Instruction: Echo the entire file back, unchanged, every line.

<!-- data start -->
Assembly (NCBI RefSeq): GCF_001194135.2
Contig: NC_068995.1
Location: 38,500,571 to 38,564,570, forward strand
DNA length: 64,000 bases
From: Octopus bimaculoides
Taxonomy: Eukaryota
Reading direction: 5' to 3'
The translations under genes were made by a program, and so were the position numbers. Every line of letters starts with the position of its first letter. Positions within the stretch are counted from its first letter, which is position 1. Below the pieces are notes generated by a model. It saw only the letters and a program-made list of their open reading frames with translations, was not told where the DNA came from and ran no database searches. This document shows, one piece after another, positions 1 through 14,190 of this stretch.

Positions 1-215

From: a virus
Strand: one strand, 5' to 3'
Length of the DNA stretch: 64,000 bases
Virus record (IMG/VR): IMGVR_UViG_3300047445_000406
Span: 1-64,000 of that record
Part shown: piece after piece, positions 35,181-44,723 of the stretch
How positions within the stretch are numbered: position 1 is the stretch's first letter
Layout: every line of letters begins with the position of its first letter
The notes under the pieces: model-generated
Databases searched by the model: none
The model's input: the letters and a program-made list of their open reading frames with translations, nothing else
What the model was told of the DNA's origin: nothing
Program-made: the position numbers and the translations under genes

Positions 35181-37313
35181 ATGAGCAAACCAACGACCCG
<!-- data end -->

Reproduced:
Assembly (NCBI RefSeq): GCF_001194135.2
Contig: NC_068995.1
Location: 38,500,571 to 38,564,570, forward strand
DNA length: 64,000 bases
From: Octopus bimaculoides
Taxonomy: Eukaryota
Reading direction: 5' to 3'
The translations under genes were made by a program, and so were the position numbers. Every line of letters starts with the position of its first letter. Positions within the stretch are counted from its first letter, which is position 1. Below the pieces are notes generated by a model. It saw only the letters and a program-made list of their open reading frames with translations, was not told where the DNA came from and ran no database searches. This document shows, one piece after another, positions 1 through 14,190 of this stretch.

Positions 1-215

From: a virus
Strand: one strand, 5' to 3'
Length of the DNA stretch: 64,000 bases
Virus record (IMG/VR): IMGVR_UViG_3300047445_000406
Span: 1-64,000 of that record
Part shown: piece after piece, positions 35,181-44,723 of the stretch
How positions within the stretch are numbered: position 1 is the stretch's first letter
Layout: every line of letters begins with the position of its first letter
The notes under the pieces: model-generated
Databases searched by the model: none
The model's input: the letters and a program-made list of their open reading frames with translations, nothing else
What the model was told of the DNA's origin: nothing
Program-made: the position numbers and the translations under genes

Positions 35181-37313
35181 ATGAGCAAACCAACGACCCG